|Zhang Yuejiao attends a meeting to take an oath to be a judge with the World Trade Organization's appellate body on May 20, 2008 in Geneva, Switzerland. [Xinhua]|
Though Zhang Yuejiao has many honors and illustrious titles in economics and law from home and abroad, Zhang said the reform pioneer medal she was awarded last year was the biggest recognition what she did over the past decades.
The 74-year-old was awarded the medal for her great contributions to China's legal affairs overseas at a grand gathering to mark the 40th anniversary of the country's reform and opening-up on December 18.
"At that moment, I was so excited with tears in my eyes, especially hearing President Xi Jinping sum up our nation's success in the economic and legal fields over the past 40 years, as I witnessed the entire process," she said to China Daily in an interview.
"The medal is not only for me, but also for the generations that put in lots of efforts in laws and international commercial disputes along the way to going global."
After graduating from a university in France in 1968, Zhang returned and worked for commissions regulating imports and exports as well as foreign investments. In the early 1980s, she furthered her studies in law schools at Georgetown University and Columbia University in the United States and got her master's degree there.
In the early years of reform and opening-up, she participated in the formulation of several economic legislations in China, including the Foreign Trade Law, the Foreign Economic Contract Law, and the Corporation Law. She also offered advice for the formation of related regulations.
Later, she began attending international activities such as the China-US intellectual property negotiations, and became a leading figure in some international institutions. Zhang was the first Chinese counsel at the World Bank, and also the first Chinese director at the Asian Development Bank's European department.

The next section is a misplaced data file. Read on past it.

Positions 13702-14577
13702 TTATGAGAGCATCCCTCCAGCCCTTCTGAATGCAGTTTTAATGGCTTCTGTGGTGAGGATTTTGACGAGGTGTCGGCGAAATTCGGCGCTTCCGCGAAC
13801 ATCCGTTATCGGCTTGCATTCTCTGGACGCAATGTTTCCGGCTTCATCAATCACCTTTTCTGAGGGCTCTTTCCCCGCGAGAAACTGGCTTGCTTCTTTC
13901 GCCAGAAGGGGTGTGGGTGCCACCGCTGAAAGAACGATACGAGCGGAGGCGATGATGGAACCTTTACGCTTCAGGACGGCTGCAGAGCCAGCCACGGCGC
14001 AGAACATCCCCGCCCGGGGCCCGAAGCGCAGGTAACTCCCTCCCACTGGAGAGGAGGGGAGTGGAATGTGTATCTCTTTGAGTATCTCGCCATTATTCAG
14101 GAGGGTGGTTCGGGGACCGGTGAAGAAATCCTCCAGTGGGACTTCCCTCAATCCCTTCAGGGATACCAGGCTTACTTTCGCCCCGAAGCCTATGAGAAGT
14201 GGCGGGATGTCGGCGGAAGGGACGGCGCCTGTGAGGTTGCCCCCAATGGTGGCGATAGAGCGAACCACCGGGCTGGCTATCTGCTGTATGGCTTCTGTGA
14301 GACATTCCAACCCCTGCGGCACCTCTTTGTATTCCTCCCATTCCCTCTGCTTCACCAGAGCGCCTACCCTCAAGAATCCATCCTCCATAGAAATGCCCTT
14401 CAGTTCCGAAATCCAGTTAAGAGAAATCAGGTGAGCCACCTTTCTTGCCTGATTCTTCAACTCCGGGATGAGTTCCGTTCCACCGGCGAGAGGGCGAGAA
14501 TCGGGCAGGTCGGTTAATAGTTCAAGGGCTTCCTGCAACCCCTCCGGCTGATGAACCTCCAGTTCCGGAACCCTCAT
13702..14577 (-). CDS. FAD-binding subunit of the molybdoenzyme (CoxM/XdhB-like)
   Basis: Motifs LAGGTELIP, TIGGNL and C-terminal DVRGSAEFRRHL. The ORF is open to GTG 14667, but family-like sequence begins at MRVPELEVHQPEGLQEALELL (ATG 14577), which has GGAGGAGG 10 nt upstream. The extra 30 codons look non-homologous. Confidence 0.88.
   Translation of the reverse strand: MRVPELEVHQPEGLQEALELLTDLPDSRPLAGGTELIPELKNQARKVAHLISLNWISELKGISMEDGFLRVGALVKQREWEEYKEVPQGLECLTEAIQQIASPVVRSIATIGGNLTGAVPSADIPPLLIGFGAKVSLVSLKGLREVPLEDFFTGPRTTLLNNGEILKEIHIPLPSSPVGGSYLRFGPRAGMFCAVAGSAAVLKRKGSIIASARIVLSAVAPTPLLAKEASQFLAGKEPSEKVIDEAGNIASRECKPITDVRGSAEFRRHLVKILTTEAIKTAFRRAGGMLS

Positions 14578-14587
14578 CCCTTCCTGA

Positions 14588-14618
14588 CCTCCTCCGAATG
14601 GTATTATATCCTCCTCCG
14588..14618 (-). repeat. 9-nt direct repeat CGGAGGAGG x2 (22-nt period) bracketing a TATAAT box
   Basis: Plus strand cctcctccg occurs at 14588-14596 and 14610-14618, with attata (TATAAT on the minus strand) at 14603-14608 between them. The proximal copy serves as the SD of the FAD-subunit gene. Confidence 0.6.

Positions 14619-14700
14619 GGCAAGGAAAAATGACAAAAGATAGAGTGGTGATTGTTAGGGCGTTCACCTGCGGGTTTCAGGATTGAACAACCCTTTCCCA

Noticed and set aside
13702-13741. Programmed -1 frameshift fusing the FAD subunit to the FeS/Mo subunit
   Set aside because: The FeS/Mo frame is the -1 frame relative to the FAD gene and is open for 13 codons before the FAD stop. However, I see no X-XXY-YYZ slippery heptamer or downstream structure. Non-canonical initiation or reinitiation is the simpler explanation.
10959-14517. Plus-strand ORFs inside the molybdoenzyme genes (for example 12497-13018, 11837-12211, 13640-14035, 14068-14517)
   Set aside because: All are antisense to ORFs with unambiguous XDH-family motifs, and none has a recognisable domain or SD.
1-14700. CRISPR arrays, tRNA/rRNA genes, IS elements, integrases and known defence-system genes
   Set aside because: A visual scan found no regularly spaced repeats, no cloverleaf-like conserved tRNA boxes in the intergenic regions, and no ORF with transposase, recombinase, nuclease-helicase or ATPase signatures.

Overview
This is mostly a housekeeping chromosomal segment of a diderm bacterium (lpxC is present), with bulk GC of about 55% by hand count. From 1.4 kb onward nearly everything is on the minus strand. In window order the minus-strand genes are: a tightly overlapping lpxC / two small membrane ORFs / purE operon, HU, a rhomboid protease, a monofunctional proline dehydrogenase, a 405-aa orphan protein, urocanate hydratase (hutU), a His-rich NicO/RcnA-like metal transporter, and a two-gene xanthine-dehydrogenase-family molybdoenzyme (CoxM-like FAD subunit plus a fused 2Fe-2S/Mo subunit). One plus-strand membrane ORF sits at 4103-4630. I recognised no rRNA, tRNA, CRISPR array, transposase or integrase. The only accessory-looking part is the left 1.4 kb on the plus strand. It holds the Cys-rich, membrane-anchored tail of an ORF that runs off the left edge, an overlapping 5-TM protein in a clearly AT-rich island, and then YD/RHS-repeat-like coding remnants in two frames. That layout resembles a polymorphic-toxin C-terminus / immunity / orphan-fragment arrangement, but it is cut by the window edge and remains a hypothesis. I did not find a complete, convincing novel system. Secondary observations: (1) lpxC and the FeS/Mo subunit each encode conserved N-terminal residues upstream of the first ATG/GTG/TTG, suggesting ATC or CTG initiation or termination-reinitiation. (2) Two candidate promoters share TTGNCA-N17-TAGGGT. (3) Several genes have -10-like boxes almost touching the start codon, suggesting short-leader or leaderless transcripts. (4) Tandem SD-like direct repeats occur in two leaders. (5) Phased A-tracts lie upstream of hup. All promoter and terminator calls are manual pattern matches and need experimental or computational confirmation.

The day, November 27, 2007, marked one of the highlights in her career — Zhang was named as judge at the World Trade Organization's appellate body and was the first Chinese to assume such a position.
During her nine years working for the WTO, she took part in hearings for 20 cases, became the chief judge in 10 cases, and provided suggestions for more than 40 cases.
"I was strict with myself as what I did represented China," she said. "I had to be responsible for every case and litigant. Upholding justice and sharing professional advice have always been my duty."
Although she is over 70, Zhang said she never thinks herself as old. "I'm still passionate about my job which enriches my life," she added firmly. "I'm still curious about everything new in economics and law, and would like to take on the challenge."
When Zhang gets tired with work and meets difficulties, she likes to relax by playing table tennis and golf, or listening to classical music. "My job is my life, and life can also be more colorful with hobbies," she said.
As reform and opening-up brought fast economic developments to China, it also brought the country further to the center of the world stage. When talking about the change, Zhang showed her pride and confidence. "It's a great sense of achievement when you see more foreigners begin to understand and accept our development style."
The reform pioneer medal does not mark the end for this woman. Instead, Zhang has a full work plan for the new year. She worked 10 hours or more a day in January.
While helping to solve disputes related to international trade and investment, Zhang will be an expert at the newly established International Commercial Court under the Supreme People's Court.
In addition, she will spend more time educating talent as a professor at Tsinghua University this year.
"I'd like to share my working experience at international institutions to students, and hope to provide some opportunities for them to put their economic and legal knowledge into practice," she added.
(Source: China Daily)